In an effort to improve the impact of the marketing of listings, I randomly choose current listings around the country in a variety of price ranges and comment on their effectiveness. No current clients of mine are used, nor do I know any sellers or buyers or have any additional information about the property.
Appleton St., Orlando FL 4 + 3 $349,900
Frankly, this is one of those examples I would use in the first day of a marketing class. An example of why there is such a need for improvement when it comes to the advertising and marketing of properties.
First of all, there is no address shown for this property. It could be on Appleton Street, but this is actually a guess since this is where the Google map included shows it to be. Yet, we have no way to verify that it is in, as the ad reads, "one of orlando's premier neighborhoods". (Not to mention that I quote the ad directly which has the city of Orlando not capitalized.)
When I first randomly chose this ad on October 7th, it still showed that "will be Open House on October 4th". Later in the day when I went back to the page to complete this review, that had been removed. I can't overlook how I first saw an ad for a home with an Open House but no address. Ouch.
The photo spread is excellent with a nice blend of impressive interior photos combined with exterior shots which do a superb job of showcasing this property.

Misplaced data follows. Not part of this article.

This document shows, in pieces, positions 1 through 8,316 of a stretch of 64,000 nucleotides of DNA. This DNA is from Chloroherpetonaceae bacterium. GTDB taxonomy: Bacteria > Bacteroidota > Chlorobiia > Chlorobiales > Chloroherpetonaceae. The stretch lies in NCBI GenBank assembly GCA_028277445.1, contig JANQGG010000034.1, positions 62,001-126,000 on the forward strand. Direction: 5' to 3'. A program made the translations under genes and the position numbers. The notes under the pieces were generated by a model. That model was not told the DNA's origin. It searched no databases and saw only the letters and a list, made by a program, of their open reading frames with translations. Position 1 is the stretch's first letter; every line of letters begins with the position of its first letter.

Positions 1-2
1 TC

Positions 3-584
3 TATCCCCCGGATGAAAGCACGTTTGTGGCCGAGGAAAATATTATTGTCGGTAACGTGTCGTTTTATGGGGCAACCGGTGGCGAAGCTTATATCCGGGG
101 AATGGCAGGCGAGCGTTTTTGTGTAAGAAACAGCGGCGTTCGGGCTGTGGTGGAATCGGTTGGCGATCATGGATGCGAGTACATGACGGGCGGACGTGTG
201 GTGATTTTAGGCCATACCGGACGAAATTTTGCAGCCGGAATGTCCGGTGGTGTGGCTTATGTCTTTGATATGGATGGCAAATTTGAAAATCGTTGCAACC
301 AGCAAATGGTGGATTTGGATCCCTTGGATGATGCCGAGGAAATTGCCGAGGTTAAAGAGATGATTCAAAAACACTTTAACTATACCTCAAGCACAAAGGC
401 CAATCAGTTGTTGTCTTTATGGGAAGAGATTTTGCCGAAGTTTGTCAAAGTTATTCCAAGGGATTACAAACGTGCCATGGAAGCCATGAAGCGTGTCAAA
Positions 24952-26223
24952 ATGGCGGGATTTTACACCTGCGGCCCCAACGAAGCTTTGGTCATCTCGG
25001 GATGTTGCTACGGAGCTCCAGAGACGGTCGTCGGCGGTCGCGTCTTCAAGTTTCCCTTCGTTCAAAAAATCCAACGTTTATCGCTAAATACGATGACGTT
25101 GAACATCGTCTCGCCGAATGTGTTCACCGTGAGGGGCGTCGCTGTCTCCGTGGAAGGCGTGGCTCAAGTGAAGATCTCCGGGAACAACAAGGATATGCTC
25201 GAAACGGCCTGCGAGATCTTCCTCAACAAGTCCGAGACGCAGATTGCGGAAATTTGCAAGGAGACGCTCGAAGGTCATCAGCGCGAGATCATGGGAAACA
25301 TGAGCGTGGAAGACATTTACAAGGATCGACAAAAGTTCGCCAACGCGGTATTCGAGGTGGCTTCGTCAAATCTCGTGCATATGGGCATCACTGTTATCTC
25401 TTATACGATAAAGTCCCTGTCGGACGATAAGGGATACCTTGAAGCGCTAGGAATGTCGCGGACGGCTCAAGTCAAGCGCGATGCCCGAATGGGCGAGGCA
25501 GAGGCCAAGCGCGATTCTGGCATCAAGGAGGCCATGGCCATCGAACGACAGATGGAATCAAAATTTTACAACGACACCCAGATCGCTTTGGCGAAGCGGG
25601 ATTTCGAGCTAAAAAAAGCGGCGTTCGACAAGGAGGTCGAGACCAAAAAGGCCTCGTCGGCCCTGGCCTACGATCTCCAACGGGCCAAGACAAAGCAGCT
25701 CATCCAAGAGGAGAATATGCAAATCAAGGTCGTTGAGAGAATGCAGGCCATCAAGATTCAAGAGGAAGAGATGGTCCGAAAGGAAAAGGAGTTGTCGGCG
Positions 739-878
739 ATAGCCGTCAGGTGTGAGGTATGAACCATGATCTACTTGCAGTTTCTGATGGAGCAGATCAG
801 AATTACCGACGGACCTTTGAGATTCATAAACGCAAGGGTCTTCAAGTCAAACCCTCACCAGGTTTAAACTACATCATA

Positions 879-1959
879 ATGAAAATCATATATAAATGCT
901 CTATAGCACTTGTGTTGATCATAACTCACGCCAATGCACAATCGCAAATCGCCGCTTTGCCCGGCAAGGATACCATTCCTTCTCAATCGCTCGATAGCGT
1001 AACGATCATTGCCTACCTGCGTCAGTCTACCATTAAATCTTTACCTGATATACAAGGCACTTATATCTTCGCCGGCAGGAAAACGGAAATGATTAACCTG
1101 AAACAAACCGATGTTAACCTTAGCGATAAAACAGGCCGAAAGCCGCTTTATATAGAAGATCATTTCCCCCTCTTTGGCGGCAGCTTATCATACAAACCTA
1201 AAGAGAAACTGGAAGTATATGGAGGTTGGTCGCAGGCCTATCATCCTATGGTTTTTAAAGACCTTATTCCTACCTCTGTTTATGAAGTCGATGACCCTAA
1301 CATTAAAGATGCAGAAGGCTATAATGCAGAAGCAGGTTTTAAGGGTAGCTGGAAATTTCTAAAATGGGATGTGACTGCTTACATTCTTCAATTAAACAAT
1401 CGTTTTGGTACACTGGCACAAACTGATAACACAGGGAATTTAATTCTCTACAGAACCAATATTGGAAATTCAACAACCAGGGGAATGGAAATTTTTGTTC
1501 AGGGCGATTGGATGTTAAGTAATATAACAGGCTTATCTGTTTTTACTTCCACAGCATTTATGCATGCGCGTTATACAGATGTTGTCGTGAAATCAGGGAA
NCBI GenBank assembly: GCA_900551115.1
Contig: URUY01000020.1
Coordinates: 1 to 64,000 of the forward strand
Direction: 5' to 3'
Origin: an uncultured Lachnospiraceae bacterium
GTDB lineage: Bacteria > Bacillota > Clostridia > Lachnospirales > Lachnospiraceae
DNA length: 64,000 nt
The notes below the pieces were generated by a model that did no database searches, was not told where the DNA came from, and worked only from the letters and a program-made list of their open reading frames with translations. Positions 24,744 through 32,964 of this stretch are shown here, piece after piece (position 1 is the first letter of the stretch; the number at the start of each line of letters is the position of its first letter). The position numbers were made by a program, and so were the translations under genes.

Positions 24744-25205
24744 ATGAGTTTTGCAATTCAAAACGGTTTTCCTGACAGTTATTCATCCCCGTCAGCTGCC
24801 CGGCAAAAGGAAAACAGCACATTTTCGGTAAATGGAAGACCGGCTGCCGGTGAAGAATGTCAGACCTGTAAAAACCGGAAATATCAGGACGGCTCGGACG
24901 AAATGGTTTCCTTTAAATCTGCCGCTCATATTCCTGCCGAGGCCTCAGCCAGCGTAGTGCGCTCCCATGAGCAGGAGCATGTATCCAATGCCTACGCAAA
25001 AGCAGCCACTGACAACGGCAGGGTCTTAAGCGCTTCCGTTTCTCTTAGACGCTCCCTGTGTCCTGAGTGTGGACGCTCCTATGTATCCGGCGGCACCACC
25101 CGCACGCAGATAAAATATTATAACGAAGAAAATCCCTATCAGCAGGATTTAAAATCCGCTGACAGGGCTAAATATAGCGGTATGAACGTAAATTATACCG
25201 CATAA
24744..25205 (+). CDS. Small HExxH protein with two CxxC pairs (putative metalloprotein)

However, the description is inconsistent, especially for a home of this magnitude. Not only does it jump from outside to inside and all around, but a sentence consisting of "Home repiped" has absolutely no business being placed ahead of "Large fenced yard with great porches.". Actually, "Home repiped" has no business being anywhere in a description which is supposed to entice a potential buyer to want to know more.
Many of the selling points in the description are solid, even if not in reasonable order. Other selling points, based on seeing the photo spread, are not reinforced in the copy.
After reading the fragmented sentences, the name of the city not in capital letters, and about a home with no street address showing, I decided to check the realty firm's web site to try and find the street address. After looking through the upcoming weekend's open house profiles, I did not find this property there. I went to the list of agents in this office, yet could not find the name of the agent listed on this ad on the company web site.
To recap, I found this ad initially promoting an outdated Open House even though there is no address shown. The description is not fundamentally sound even with several good selling points. I could not find the address on either the supposed map page or on the company web site, then I could not find the supposed listing agent information.
Yet, the seller would pay a commission to this agent to help cover the cost of it being advertised via the web site of the Orlando Sentinel. It should be the responsibility of this agent (and any agent advertising a property) to check and double check every advertisement and representation that goes out there. Obviously, this one isn't.
Note: This commentary is uncompensated and for marketing purposes only and is no reflection on the featured property and is its accuracy is not guaranteed. Neither Dave Kohl nor First In Promotions shall be held responsible for any representations.
At this time, I have openings for more realty agent/office clients to critique current and brand new listings on an hourly basis. No current or past client listings are featured on this blog.Random listings are chosen around the country.
Your comments are most welcome!
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